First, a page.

Monday, July 11, 2011

When the priority is beauty

Take a look at this mobile:

It’s Four Boomerangs by Alexander Calder, an American artist most famous for his mobiles (metal sculptures made to hang from the ceiling and move with the air) Calder is one of my personal favorite artists. Perhaps it started when I saw his mobile Pittsburgh in the old Pittsburgh airport (I remember it being orange, but Calder originally created it black and white and it’s only recently been restored to its original colors; read this story).

I saw Four Boomerangs during a recent visit to the Orange County Museum of Art. (I have made a resolution to visit more museums.) I loved it and all of the other Calder mobiles which will be on display until September 4, 2011 (if you live in Orange County, go!)
In addition to Calder, other artists are on display who have been Calder-influenced.

This is Martin Boyce’s mobile, Fear Meets the Soul:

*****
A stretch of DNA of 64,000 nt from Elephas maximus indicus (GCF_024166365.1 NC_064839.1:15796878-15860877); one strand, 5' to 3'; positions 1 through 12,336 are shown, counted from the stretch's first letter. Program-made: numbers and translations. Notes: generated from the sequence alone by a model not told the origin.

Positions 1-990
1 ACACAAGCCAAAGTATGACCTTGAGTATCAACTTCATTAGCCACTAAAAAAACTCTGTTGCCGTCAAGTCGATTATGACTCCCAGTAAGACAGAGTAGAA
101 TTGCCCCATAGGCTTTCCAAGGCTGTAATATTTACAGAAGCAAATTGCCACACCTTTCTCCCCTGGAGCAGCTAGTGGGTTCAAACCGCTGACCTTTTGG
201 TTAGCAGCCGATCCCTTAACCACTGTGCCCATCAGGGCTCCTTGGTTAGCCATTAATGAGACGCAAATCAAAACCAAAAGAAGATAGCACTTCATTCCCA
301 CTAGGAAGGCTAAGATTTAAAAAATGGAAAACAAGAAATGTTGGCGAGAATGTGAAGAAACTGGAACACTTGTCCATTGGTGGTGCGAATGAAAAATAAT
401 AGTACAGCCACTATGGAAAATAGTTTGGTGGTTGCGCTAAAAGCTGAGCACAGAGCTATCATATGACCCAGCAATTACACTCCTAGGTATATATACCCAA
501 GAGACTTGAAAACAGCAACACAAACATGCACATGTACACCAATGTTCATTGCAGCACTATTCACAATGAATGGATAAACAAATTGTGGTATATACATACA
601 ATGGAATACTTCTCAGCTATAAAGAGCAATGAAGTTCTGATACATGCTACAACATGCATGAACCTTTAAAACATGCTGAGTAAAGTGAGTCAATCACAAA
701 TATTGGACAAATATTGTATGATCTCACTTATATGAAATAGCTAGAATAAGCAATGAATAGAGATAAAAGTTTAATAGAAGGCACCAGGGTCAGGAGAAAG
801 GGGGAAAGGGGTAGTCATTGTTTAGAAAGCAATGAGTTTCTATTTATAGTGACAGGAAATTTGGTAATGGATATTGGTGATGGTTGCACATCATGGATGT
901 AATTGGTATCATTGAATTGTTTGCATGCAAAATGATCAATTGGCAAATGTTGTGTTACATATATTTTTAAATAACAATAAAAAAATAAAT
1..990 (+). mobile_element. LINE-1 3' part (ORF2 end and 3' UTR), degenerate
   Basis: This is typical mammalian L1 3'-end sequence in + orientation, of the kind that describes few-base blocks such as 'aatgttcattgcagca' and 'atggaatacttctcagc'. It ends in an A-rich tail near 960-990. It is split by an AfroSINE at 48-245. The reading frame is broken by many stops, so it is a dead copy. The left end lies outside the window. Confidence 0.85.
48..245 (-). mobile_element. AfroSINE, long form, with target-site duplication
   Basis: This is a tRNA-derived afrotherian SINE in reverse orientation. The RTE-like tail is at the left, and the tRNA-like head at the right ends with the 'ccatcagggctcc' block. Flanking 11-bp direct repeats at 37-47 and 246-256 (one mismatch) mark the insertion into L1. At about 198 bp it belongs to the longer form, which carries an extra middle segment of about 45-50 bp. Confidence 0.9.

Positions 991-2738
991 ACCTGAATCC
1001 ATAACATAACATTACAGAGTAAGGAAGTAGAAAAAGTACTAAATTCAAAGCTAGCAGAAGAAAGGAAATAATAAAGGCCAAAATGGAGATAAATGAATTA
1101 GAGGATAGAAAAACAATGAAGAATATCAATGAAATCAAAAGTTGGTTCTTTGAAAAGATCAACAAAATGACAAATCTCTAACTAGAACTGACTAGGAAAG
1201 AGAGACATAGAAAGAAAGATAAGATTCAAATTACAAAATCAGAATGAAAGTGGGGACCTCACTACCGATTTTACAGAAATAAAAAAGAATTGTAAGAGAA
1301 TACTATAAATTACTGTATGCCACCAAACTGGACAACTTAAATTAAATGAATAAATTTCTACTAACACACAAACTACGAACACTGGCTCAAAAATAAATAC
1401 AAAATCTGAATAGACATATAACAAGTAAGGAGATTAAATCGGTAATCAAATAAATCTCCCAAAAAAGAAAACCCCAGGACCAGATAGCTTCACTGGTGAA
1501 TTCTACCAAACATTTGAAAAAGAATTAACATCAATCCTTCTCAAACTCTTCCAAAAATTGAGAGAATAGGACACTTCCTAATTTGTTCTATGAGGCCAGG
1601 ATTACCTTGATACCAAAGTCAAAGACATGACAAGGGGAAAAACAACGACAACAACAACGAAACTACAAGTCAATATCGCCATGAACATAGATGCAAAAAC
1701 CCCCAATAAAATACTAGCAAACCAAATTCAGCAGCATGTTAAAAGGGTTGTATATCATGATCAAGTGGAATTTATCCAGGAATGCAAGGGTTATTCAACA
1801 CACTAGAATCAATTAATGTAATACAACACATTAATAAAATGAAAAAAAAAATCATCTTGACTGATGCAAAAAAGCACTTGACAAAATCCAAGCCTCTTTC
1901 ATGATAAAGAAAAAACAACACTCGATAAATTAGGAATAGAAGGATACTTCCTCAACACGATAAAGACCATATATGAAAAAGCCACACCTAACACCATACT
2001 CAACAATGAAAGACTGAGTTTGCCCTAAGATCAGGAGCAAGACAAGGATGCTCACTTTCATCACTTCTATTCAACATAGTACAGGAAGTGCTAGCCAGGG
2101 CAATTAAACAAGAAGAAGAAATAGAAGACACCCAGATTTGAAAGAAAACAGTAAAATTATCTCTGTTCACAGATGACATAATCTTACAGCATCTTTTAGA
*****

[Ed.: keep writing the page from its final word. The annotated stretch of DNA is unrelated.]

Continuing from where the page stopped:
Which mobile looks better?

Which mobile would you rather put above your dining room table?

I thought so.

When comparing the Calder works to the others in the museum, I saw that there was more of an effort for the work to end up beautiful with the Calders than with the more recent art.

This has nothing to do with laziness or lack of effort; I do not doubt that Boyce put in just as many hours for his mobile as Calder did. The priority for beauty starts in the artist’s mind, not the hands. (IMHO, the priority for beauty is a great motivator!)

Maybe the notion of art as pure beauty is not popular these days. Maybe artists think it is more important to make a statement, protest a social wrong, and/or give the viewer something to think about. It is okay to use art to make a statement, protest a social wrong, and/or give the viewer something to think about – but it’s also okay, more than okay, to create something that is just beautiful.

Artists are creators of worlds. Why not make them pleasing to the eye sometimes?

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